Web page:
The iPod litigation is, by the way, quite interesting . . . the court has refused to grant Apple summary judgment on the claim that an iTunes update caused consumer lock in.  In an earlier summary judgment order, the court found a triable issue of fact as to whether iTunes update 7.0 was a genuine product improvement so as to not be anticompetitive.

Basketball, Surreptitious Recordings, and Antitrust

Donald Sterling — yes, that Donald Sterling — filed an antitrust lawsuit a few days ago against the National Basketball Association.  You can download a copy here: Sterling Antitrust Complaint.

It’s not clear if the complaint has now been mooted — Mr. Sterling apparently filed it after reaching an agreement to sell the Los Angeles Clippers to Steve Ballmer only because the NBA allegedly refused to confirm that it was cancelling the June 3, 2014 owners’ meeting(*) regarding a forced sale of the franchise.

The complaint asserts causes of action for breach of contract and the like.  The gist of the single antitrust claim is that there is a market for ownership of NBA franchises and that a collective decision to force a sale of the Los Angeles Clippers would injure not only Mr. Sterling but also competition in the market.  It would “mak[e] the relevant market unresponsive to consumer preference and to the operation of the free market.”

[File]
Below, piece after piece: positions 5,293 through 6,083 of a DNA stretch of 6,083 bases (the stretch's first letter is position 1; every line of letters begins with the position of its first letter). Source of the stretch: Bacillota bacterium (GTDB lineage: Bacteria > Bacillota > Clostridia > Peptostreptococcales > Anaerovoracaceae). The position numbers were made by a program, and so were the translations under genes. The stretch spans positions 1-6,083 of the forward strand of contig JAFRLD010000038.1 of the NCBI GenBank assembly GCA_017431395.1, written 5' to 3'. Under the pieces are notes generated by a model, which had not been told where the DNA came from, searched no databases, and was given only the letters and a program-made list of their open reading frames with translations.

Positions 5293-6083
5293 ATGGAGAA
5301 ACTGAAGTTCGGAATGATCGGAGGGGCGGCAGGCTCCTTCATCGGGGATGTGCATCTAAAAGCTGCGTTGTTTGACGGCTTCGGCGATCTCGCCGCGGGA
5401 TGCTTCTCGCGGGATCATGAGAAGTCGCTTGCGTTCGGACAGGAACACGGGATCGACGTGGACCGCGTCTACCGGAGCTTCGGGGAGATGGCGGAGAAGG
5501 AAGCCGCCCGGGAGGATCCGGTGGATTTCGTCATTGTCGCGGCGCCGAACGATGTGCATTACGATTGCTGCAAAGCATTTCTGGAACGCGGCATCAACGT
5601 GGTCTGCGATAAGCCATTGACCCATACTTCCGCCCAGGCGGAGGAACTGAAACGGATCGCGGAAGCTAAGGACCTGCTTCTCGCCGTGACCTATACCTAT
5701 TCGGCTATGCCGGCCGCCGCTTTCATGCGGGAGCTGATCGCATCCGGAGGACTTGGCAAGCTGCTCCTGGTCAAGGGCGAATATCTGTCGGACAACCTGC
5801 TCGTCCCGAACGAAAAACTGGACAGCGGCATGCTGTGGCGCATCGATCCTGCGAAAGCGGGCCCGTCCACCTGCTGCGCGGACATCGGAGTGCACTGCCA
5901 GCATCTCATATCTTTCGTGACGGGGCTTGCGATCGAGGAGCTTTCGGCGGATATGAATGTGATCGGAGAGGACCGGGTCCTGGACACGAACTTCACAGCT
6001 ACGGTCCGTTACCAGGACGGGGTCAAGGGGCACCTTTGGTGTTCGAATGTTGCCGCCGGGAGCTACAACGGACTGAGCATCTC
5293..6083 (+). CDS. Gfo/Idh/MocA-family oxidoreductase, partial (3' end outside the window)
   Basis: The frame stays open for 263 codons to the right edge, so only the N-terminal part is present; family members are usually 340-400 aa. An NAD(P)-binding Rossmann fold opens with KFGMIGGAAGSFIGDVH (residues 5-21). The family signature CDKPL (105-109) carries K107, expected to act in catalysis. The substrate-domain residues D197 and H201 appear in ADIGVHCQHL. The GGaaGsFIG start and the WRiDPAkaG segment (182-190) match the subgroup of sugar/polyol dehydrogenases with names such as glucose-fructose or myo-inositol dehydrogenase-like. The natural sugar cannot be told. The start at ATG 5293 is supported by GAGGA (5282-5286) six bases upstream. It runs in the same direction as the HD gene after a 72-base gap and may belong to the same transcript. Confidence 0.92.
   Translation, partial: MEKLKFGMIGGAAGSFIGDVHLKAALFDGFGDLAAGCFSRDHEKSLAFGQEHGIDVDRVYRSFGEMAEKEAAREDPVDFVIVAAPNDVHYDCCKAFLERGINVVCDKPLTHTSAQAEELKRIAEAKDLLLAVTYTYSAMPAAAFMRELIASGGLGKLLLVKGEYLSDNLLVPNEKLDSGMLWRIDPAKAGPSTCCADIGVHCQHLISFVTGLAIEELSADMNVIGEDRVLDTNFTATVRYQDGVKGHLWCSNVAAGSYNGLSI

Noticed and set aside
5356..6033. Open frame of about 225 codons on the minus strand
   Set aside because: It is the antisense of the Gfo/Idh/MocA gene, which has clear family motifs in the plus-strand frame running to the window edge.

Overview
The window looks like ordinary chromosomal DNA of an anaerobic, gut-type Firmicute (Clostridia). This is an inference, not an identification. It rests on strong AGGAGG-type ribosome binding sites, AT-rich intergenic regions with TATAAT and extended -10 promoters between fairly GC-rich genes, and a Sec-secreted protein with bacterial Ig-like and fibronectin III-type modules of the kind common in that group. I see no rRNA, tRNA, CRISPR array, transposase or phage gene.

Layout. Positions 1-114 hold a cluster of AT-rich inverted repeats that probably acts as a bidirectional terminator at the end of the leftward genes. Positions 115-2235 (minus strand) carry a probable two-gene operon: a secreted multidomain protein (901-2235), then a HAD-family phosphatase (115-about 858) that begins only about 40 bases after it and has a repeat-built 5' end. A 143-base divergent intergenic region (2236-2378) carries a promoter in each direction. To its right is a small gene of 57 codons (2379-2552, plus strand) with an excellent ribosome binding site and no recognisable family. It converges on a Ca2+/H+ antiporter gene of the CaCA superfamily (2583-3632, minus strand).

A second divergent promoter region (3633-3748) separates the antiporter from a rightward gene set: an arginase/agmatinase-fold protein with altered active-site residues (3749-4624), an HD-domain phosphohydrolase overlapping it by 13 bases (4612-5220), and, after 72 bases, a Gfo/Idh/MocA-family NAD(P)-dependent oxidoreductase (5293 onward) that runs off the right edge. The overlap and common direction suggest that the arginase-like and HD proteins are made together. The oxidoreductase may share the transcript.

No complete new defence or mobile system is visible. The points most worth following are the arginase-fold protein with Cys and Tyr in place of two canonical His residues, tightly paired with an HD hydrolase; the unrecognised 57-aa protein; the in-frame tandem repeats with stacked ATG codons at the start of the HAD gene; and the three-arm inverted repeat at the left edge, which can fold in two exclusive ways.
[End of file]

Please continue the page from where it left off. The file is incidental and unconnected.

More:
The complaint seeks at least $1 billion in damages.

The issue raised is an interesting one: can a sports league collectively control its membership?  If the answer is “no,” how far does the principle extend?  Is there a “market” for golf club memberships which cannot be constrained by collective action to vote out a club member for boorish behavior?  What about membership in non-profit associations generally?  If you think these latter restraints are OK, is the limiting principle found in the relevant market definition (i.e., being banned from one golf club out of dozens or hundreds in a metropolitan area isn’t competitively significant)– or somewhere else?

(*) Technically, a meeting of the NBA Board of Governors.

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Trademark Misuse Is ^Almost^ Never an Antitrust Injury

Trademarks are commonly thought to convey no market power. In RJ Machine Co. v. Canada Pipeline Accessories Co., Case No. 1:13-cv-00579-SS (W.D. Tex. Nov. 22, 2013) (Sparks, J.), the court dismissed antitrust claims predicated upon alleged trademark misuse – but interestingly left the door (slightly) open to future claims based on similar conduct.

The case involves flow conditioners in oil pipelines. The defendant had a patent on a type of flow conditioner which expired in 2011. The defendant also obtained a trademark registration for the terms “50E” and “CPA-50E” for certain flow conditioners. Additionally, the defendant allegedly claims the design of its 50E flow conditioner comprises non-functional, distinctive, and protectable trade dress.